Detailed information about the physical, chemical, and biological properties of particles that might cause the adverse health effects as observed in some Gulf War veterans is limited. Information about the mechanisms of toxicity and the synergistic effect of multiple compounds present in association with particulate matter is also limited. In general, there is not a clear relationship between the individual toxic components of airborne particulate matter and adverse health symptoms or indicators, such as respiratory and cardiovascular ailments. Nor are there toxicological evidence suggesting plausible biological mechanisms to explain the toxic effects attributed to particulate matter in epidemiological studies, or to determine how the populations at risk are exposed to these components. The USACHPPM, however, continues its collaborative efforts with the NOAA/Air Resources Laboratory to reconstruct daily particulate matter levels for Operation Desert Shield/Storm Kuwait Theater of Operations. This effort will provide additional information on particulate matter exposure levels of the KTO in relation to daily troop unit locations.

It should also be noted that the limitations in the data and the need for additional research noted above are not unique to the Gulf War setting or population, rather, they apply more generally to our knowledge of particulate matter exposures.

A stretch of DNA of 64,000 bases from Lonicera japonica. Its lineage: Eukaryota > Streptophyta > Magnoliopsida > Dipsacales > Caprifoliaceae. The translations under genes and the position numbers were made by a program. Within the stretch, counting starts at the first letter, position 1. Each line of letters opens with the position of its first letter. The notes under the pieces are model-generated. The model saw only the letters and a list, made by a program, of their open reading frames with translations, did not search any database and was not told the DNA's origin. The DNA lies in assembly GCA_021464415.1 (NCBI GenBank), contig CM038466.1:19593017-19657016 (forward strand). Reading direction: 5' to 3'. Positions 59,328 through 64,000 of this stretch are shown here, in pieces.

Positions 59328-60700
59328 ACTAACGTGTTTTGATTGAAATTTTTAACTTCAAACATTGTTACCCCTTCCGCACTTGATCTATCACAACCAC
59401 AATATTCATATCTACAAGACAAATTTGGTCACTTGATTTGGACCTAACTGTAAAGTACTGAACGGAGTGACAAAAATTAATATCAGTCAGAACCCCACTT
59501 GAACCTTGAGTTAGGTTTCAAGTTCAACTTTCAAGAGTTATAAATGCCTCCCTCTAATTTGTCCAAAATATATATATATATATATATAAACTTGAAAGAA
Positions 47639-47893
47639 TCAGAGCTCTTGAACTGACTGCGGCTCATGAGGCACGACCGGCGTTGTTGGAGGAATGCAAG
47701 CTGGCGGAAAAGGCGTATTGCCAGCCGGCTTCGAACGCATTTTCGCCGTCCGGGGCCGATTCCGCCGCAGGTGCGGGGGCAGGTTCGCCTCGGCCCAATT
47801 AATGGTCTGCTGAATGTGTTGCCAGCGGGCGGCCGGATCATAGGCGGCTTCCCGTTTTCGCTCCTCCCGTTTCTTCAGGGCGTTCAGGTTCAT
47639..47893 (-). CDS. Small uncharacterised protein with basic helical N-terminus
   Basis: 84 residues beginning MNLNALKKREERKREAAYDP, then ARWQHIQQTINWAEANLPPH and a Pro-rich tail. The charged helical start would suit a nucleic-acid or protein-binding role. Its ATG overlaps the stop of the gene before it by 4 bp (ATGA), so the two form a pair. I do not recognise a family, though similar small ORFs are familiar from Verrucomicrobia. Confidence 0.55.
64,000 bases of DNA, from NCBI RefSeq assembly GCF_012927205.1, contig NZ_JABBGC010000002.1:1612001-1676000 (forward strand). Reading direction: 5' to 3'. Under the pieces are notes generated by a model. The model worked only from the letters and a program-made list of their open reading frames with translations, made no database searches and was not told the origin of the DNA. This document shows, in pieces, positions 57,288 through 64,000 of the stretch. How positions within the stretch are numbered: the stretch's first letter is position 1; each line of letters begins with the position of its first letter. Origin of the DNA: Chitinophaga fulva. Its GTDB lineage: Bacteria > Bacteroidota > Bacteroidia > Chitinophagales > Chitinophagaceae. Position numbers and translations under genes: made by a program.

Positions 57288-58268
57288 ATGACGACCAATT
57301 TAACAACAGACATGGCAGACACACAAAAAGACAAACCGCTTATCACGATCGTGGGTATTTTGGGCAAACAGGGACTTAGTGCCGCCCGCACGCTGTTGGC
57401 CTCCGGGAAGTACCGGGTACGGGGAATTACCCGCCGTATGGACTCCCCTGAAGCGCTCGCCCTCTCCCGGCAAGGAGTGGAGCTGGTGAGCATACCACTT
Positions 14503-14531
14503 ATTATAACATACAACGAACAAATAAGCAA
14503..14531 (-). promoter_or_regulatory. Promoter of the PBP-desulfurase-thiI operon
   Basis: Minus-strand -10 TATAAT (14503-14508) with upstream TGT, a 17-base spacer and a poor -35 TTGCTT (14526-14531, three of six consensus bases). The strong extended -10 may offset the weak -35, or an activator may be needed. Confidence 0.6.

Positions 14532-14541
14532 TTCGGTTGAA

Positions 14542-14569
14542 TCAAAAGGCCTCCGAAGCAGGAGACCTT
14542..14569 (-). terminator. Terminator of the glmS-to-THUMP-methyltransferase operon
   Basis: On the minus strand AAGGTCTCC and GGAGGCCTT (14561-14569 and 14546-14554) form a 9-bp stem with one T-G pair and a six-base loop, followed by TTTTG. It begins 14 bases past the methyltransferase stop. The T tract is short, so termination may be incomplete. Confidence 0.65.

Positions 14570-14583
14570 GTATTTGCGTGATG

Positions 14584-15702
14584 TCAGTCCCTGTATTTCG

The primary symptoms of infectious disease among Gulf War participants were generally mild acute diarrhea and some forms of respiratory distress, which was expected, based on experiences from previous US deployments. Because of the unavoidable crowding during rapid mobilization for war and the inevitable exposure to infectious disease pathogens—especially in tropical and developing countries—diarrhea and respiratory disease will remain a problem for US personnel until effective preventive measures are developed.

The US military should therefore continue to support an aggressive program of preventive medicine, which is guided during deployments by continuous disease surveillance and on-site laboratory analyses. In addition, the military should maintain an infectious diseases research program to develop new vaccines, improved medical treatments, and more accurate and rapid diagnostic tests.

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